Anarchists attack Wells Fargo with molotov cocktail — Portland, OR
“As a follow up to May Day, another window has been shattered along with a molotov cocktail tossed inside a Wells Fargo branch in NE Portland, Oregon, adding to the bank’s previously smashed and burned window, which still remains boarded up next to the fresh damage.
Done in solidarity to all those involved and arrested in May Day actions in marches and otherwise in Seattle, San Francisco, Oakland, Portland, and internationally, as well as all those imprisoned or otherwise subjected by the corrupt and profitable prison-industrial complex. Banks like Wells Fargo continue to benefit from the plight of our comrades, and so we will continue to attack!
Fuck all capitalists and the state which supports them, and fuck the police scum who have proven time and time again to be worthless class-traitors.
What a bunch of assholes you cops looked like today, and what a horrible job protecting the property you’re paid so much to watch!
Cop cars set on fire, fires in the street, brawls with police during May Day — Oakland, CA
Today the City of Oakland facilitated marches, demonstrations and protests of various kinds at locations throughout the City. The City of Oakland is committed to facilitating peaceful expressions of free speech rights, and protecting personal safety and property; however we have continuously stated that we will not tolerate destruction or violence.
Today’s strategy focused on swiftly addressing any criminal behavior that would damage property or jeopardize public or officer safety. Officers were able to identify specific individuals in the crowd committing unlawful acts and quickly arrest them so the demonstration could continue peacefully.
Given the anticipated size of the crowd, mutual aid was called early in the day to enhance OPD staffing.
Protests started at 7 am with about 45 people boarding buses heading to ferry stations throughout the Bay Area. Meanwhile, protesters set up a series of marches, pickets and blockades at locations throughout the downtown area.
Around 11 am, groups converged in Frank H. Ogawa Plaza before splintering into two groups that headed northbound on Broadway, where some isolated incidents of vandalism occurred.
At about 12:30 this afternoon, a large crowd assembled at 14th and Broadway and some protesters began throwing objects at officers who were attempting to make an arrest. The crowd surrounded the officers and small amounts of gas were deployed on three occasions in limited areas to disperse the specific small groups of people who were committing the violent acts.
As of 2 pm, a crowd of about 400 had assembled at 14th and Broadway and in Frank H. Ogawa Plaza, then headed to Fruitvale to join a permitted march. That march began at 3 pm and grew to about 3,500 people who eventually converged at Frank H. Ogawa Plaza in the early evening. By about 8 pm, most of the crowd had peacefully dispersed; about 300 – 500 people remained.
Starting at about 8:30 pm, OPD issued two dispersal orders to clear the area at 14th and Broadway, 15th and Broadway/Telegraph, and Frank H. Ogawa Plaza. The orders came shortly after OPD had attempted to arrest an individual. A crowd of about 300 people surged forward and began throwing bottles and other objects. Although most of the demonstrators heeded the dispersal order, a group of about 60 people splintered off in about a dozen groups, running through the Plaza and northbound on Telegraph Avenue and Broadway.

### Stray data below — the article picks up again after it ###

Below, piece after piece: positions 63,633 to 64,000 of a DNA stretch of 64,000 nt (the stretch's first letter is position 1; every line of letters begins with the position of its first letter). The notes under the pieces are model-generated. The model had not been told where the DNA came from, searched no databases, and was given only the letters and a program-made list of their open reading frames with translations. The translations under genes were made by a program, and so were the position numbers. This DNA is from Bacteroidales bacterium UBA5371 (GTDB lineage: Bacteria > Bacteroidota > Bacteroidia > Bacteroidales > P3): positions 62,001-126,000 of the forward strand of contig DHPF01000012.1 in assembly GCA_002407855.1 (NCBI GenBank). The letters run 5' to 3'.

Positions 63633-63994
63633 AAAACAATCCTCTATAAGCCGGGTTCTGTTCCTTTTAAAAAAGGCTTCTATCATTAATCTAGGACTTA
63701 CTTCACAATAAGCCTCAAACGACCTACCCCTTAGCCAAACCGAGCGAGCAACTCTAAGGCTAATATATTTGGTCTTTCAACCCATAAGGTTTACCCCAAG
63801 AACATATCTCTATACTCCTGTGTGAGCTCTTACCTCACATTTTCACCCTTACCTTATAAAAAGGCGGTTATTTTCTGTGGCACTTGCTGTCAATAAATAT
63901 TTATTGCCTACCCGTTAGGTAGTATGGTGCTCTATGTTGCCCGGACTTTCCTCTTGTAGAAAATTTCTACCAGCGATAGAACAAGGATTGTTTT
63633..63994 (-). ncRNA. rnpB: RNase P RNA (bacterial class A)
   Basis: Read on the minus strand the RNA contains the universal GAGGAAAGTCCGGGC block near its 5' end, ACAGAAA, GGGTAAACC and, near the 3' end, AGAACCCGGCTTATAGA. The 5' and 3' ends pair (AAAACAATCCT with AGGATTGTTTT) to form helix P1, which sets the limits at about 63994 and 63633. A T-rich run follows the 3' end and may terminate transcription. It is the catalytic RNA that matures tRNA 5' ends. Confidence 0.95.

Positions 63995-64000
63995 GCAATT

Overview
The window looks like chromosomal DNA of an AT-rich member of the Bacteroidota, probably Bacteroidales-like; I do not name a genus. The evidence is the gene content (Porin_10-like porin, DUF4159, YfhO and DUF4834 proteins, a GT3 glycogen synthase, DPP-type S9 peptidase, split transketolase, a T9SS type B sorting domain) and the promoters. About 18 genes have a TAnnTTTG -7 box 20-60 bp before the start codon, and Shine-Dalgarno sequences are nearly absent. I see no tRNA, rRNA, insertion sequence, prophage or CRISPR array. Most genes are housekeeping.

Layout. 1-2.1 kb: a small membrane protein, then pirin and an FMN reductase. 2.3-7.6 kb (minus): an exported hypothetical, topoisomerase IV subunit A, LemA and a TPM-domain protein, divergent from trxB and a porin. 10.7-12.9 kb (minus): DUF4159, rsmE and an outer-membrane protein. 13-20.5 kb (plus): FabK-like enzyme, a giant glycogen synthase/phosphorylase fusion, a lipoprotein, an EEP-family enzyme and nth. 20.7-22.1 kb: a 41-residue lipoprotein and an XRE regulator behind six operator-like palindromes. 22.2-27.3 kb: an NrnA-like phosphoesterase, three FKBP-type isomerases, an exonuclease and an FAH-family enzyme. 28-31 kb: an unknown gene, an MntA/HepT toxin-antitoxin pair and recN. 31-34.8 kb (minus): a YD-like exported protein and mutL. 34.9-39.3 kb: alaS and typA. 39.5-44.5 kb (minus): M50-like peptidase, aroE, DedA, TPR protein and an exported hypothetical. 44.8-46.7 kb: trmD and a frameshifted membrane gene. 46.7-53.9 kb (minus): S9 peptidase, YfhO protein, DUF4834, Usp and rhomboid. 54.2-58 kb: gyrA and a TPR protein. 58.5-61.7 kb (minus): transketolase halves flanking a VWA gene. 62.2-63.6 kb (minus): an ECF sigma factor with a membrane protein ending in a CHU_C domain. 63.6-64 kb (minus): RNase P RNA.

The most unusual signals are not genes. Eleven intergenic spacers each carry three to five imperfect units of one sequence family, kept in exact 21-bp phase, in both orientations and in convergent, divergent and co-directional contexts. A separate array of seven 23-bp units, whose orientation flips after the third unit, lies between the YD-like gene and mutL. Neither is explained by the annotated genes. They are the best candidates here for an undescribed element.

OPD’s focus tonight is to keep the groups from reorganizing, and to minimize vandalism and damage to public and private property.
Arrests · 25 arrests confirmed (1 felony arrest for an assault on an officer; 2 felony arson arrests, including an arsonist who burned a police vehicle) Preliminary Vandalism/Damage Assessment Earlier today: · Minor vandalism/graffiti at Bank of America at Kaiser Center · Vandalism at Bank of the West (2127 Broadway) · OPD van had windows broken · News media vehicle had tires punctured
Following 8:30 pm dispersal orders: · Fire reported at 19th and Broadway · Windows broken at Wells Fargo Bank (20th and Franklin) · OPD car on fire in 1300 block of Franklin · Car on fire near Internal Affairs Division at Frank Ogawa Plaza
Five anarchists arrested in alleged plot to blow up bridge — Cleveland, OH
Five men, including self-proclaimed anarchists, have been arrested in a sting operation in which they allegedly tried to blow up a bridge outside Cleveland, the FBI says.
The suspects allegedly tried to bomb the Cuyahoga Valley Scenic Railroad Brecksville Station by remote control using C-4 plastic explosives.
The alleged plot was not tied to international terrorism, the FBI says.
Update at 10:51 a.m. ET: FBI officials tells reporters today that the suspects allegedly bought what they thought were devices made of C-4 plastic explosives, but which had been rendered inert by the FBI.
An FBI official says two of the alleged co-conspirators placed two of the devices at the base of a concrete support pillar for the bridge on Monday night.
The official says the pair “attempted to remotely detonate the devices from a location that they deemed safe and would possibly give them an alibi.”
Update at 10:26 a.m. ET: The FBI says in a news release that Douglas L. Wright, 26, Brandon L. Baxter, 20, and Anthony Hayne, 35, were arrested by the FBI’s Joint Terrorism Task Force on April 30 on charges of conspiracy and attempted use of explosive materials to damage physical property affecting interstate commerce, WKYC reports.
The FBI describes them as “self-proclaimed anarchists.”
Charges against two other men, Connor C. Stevens, 20, and Joshua S. Stafford, 23, are pending.